Bob Gebbia, the CEO of the American Foundation for Suicide Prevention, told CNN that a "big concern is that the demands might outstrip the capacity very quickly and these centers will be overwhelmed."

"When that happens, then calls get dropped, waiting times go up, and the individuals who are on the other end and struggling don't get the connection they need," Gebbia said.


Bracing for surge in use

The call line received 3.6 million calls, chats and texts in 2020. After the 988 transition, the Substance Abuse and Mental Health Services Administration, an agency under the Department of Health and Human Services, expects the contact volume to double in that first year to 6 million, possibly up to 12 million.

Since the FCC's approval in 2020 of 988, the federal government and the administrator of the call line, Vibrant Emotional Health, have been gearing up for the nationwide implementation of the three-digit number by providing grants to states to support call centers and actively trying to recruit more crisis counselors. (People who are interested in learning more can visit www.samhsa.gov/find-help/988/jobs.)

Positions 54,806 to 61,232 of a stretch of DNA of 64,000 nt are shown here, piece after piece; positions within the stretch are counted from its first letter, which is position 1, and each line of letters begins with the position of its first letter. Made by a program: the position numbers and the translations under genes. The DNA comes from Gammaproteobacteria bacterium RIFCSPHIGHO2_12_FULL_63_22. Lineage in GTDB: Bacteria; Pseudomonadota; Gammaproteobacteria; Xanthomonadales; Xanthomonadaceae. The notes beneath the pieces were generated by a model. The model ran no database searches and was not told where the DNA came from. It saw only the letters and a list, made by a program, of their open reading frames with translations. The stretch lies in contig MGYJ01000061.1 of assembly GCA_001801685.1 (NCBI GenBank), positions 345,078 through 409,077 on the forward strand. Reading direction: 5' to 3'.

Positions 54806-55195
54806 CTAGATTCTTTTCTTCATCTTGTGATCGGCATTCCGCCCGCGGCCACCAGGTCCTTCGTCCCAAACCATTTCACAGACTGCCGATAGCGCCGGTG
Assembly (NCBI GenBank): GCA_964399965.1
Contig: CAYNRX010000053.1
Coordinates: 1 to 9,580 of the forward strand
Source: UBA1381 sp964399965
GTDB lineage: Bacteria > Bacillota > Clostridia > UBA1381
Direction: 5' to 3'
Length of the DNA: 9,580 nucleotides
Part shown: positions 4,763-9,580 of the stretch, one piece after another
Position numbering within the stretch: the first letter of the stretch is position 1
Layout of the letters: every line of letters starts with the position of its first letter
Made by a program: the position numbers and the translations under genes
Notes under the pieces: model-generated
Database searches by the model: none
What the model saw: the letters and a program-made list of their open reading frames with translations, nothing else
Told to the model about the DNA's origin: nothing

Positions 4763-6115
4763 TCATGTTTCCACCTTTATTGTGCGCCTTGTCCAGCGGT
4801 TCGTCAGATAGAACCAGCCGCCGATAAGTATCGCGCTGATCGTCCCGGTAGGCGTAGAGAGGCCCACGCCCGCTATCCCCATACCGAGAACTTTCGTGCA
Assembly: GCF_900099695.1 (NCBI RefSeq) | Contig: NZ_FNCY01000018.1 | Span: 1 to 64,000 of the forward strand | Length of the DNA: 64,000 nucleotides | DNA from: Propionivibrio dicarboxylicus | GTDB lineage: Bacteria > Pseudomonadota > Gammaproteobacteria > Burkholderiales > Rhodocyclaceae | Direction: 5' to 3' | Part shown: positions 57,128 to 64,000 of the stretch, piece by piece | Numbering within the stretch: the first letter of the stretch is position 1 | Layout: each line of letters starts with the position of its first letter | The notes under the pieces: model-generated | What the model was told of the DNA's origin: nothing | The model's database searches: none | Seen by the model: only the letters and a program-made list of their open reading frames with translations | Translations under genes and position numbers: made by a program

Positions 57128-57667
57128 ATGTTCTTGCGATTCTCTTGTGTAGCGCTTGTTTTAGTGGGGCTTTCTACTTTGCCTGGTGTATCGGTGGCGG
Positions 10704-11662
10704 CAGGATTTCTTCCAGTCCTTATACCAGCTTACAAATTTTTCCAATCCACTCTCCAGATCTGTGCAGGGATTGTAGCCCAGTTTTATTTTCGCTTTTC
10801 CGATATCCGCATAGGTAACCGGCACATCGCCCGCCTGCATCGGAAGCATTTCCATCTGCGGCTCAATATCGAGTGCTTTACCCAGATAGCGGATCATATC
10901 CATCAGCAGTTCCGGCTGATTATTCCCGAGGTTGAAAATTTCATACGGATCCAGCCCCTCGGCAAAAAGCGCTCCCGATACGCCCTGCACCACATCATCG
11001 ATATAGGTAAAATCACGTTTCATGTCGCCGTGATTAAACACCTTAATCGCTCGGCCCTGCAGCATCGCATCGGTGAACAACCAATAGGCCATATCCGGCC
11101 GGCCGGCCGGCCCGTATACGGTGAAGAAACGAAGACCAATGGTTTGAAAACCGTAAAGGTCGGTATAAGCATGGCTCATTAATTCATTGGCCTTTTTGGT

The Biden administration has provided $282 million for the 988 transition, including funding for states and territories to improve response rates and capacity to meet future demand. A 2021 SAMHSA appropriations report to Congress reported that the lifeline capacity was sufficient to address approximately 85% of calls, based on Vibrant's internal analysis of data as of December 2020, the most recent data available.

Dr. John Palmieri, the acting director of SAMHSA's 988 and Behavioral Health Crisis Coordination Office, acknowledged to CNN that states are currently in various degrees of readiness, adding, "it's going to take some time for us to build out the capacity in the way that we think will be necessary." Some states have funding in place and plan to ramp up staffing for 988, but only four -- Colorado, Nevada, Washington and Virginia -- have implemented a monthly fee on phone bills similar to the fee Americans pay to fund 911, according to the National Alliance on Mental Illness.